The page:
I find the photo manipulation same-y and overly filtered. Pretty but done before. You know me, I go for the illustrative rather than the photographic, so this might be my bias rearing up.

    I don’t see too many decks that appeal to me these days, but I do love to read reviews of the new ones and see new people creating decks.


    • Thanks Judy.

      I am inclined to feel the same, Judy. The prose is one of the reasons why some other tarot books have not worked for me. If I can’t keep up with what they are talking about or it’s so random and ethereal that it makes sense only in the head of the person writing it, it is little use for me to read. I’d rather write my own reflections, which I guess is always something you could do with a deck like this.

      Some of the images are enchanting but the overlaying of images can be repetitive. It’s nice to have a focus, which is why the one of the bird works better than many. At some point, I’d like to print a deck of Daz’s photography. I think there is a real sensitivity in those photos and each has a subject to work with – be it an animal, bird, or flower.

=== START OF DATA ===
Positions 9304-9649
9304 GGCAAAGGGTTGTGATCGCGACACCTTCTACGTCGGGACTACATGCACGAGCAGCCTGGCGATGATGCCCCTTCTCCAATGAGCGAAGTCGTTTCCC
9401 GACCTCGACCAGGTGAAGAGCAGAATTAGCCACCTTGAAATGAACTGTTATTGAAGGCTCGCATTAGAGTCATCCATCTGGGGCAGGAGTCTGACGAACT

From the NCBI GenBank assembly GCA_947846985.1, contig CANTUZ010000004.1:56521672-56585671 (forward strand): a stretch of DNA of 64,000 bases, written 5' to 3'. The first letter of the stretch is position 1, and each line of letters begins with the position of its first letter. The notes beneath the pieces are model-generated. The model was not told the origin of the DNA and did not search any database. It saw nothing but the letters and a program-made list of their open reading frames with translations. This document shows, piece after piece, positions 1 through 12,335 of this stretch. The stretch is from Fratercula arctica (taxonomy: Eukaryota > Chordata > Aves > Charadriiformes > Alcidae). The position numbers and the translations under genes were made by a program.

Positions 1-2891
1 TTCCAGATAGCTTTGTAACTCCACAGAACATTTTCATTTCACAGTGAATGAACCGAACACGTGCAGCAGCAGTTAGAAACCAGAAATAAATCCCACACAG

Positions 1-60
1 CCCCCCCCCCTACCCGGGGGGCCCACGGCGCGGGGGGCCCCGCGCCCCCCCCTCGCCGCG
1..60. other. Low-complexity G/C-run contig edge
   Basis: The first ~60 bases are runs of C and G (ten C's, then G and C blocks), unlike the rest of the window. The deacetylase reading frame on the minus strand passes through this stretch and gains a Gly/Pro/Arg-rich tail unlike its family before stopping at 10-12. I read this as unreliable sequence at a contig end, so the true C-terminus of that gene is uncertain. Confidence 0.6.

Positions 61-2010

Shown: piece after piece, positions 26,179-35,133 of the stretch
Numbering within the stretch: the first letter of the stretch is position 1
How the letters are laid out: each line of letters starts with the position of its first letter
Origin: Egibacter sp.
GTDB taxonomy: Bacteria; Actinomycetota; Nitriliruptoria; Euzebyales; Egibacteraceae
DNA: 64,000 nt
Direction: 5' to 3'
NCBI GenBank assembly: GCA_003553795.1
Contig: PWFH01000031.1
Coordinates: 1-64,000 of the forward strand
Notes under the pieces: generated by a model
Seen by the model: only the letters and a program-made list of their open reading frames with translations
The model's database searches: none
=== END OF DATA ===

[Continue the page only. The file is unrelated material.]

It’s a joy to use and try decks like this out because I wouldn’t have bought it myself. I think there is a place for it, but just not in my general style of working.


      • Oh-oh, a Deck with Daz’s photos? Now you’re talking. What a terrific idea, and you can write the booklet. I see the beginning of an idea brought to fruition.

        But you’ve got to go to Chartwell first and see Churchill’s garden wall. There,s a life lesson there.

        Liked by 1 person

        • Yes, I like the idea too: using the rich colours and subjects. He has a new camera and lenses so he’s been practicing with his techniques a lot more. And yes, I’d like to write the accompanying text 🙂